One of the mysteries of the English language finally explained.
A Middle Eastern or Indian dish of rice (or sometimes wheat) cooked in stock with spices, typically having added meat or vegetables.
- ‘Serve with crispy potato cakes or a saffron pilau.’
- ‘Although most of the foods are traditional, new additions like Kashmiri naan and pulao have been added to the list in recent times.’
- ‘Often when we tried to recreate dishes at home such as fragrant pilaus we had enjoyed at an Indian restaurant or the sushi rolls we devoured with saki at a sushi bar, it somehow just didn't translate.’
- ‘Pilau is a delicious dish of rice spiced with curry, cinnamon, cumin, hot peppers, and cloves.’
- ‘I decided to choose my old, reliable favourite, Chicken Madras with mushroom pilau.’
- ‘The main feature of a big meal is a rice pilau, which is rice cooked with meats or vegetables.’
- ‘The pilau was served with fried onion and peas and was tasty, whereas the masala rice suffered from an overdose of black pepper.’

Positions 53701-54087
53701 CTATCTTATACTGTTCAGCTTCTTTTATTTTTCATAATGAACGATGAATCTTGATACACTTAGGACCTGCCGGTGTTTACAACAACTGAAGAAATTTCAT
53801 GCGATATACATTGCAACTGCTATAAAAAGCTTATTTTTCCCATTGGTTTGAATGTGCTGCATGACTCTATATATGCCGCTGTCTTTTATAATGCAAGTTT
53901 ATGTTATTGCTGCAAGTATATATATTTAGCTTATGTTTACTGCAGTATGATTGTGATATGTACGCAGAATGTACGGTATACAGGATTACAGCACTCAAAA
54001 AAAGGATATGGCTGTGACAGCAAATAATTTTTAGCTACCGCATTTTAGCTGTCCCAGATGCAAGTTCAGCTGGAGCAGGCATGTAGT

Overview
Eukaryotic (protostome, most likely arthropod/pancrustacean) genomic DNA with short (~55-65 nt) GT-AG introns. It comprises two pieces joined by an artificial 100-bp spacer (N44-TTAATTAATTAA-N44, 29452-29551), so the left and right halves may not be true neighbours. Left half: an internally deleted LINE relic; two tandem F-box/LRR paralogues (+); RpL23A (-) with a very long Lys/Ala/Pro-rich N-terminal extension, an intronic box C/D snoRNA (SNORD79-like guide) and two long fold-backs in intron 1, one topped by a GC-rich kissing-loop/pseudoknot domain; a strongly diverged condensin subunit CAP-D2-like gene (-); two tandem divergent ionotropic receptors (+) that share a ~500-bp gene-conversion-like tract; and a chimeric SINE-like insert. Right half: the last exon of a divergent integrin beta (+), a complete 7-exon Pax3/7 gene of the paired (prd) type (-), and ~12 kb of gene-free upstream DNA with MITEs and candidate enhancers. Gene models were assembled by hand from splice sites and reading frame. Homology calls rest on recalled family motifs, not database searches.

- ‘We enjoyed our meal with a plate of mushroom pilau, a fluffy plain naan and a deliciously different mixed vegetable bhagi - tasty food and plenty of it.’
- ‘Without exception, all ceremonial occasions demand the preparation of enormous platters of food, such as pilau, a spiced rice, potato, and meat dish that caters to local tastes and culinary traditions.’
- ‘There's also oxtail on the menu, as well as rice pilau, and, if you call ahead, the owner will make ginger beer.’
- ‘Festive rice dishes include pulao, a fragrant dish of mildly spiced rice with peas or dried fruits, and biryani, which consists of rice and meat marinated in yogurt and spices.’
- ‘The Indian lunch starts with soup, followed by a non-vegetarian paneer-based entree, one vegetable accompaniment, pulao or steamed rice and a choice of Indian bread such as naan or roti, and a dessert.’
- ‘It was dark by the time Mahmoud returned, and the others were sitting in the tiny yard behind Musas shop, eating the supper of pilau and yogurt his wife had laid out.’
Early 17th century: Persian pulaw, pilāv, Hindi pulāv, from Sanskrit pulāka ‘ball of rice’, probably from Dravidian. Compare with pilaf.
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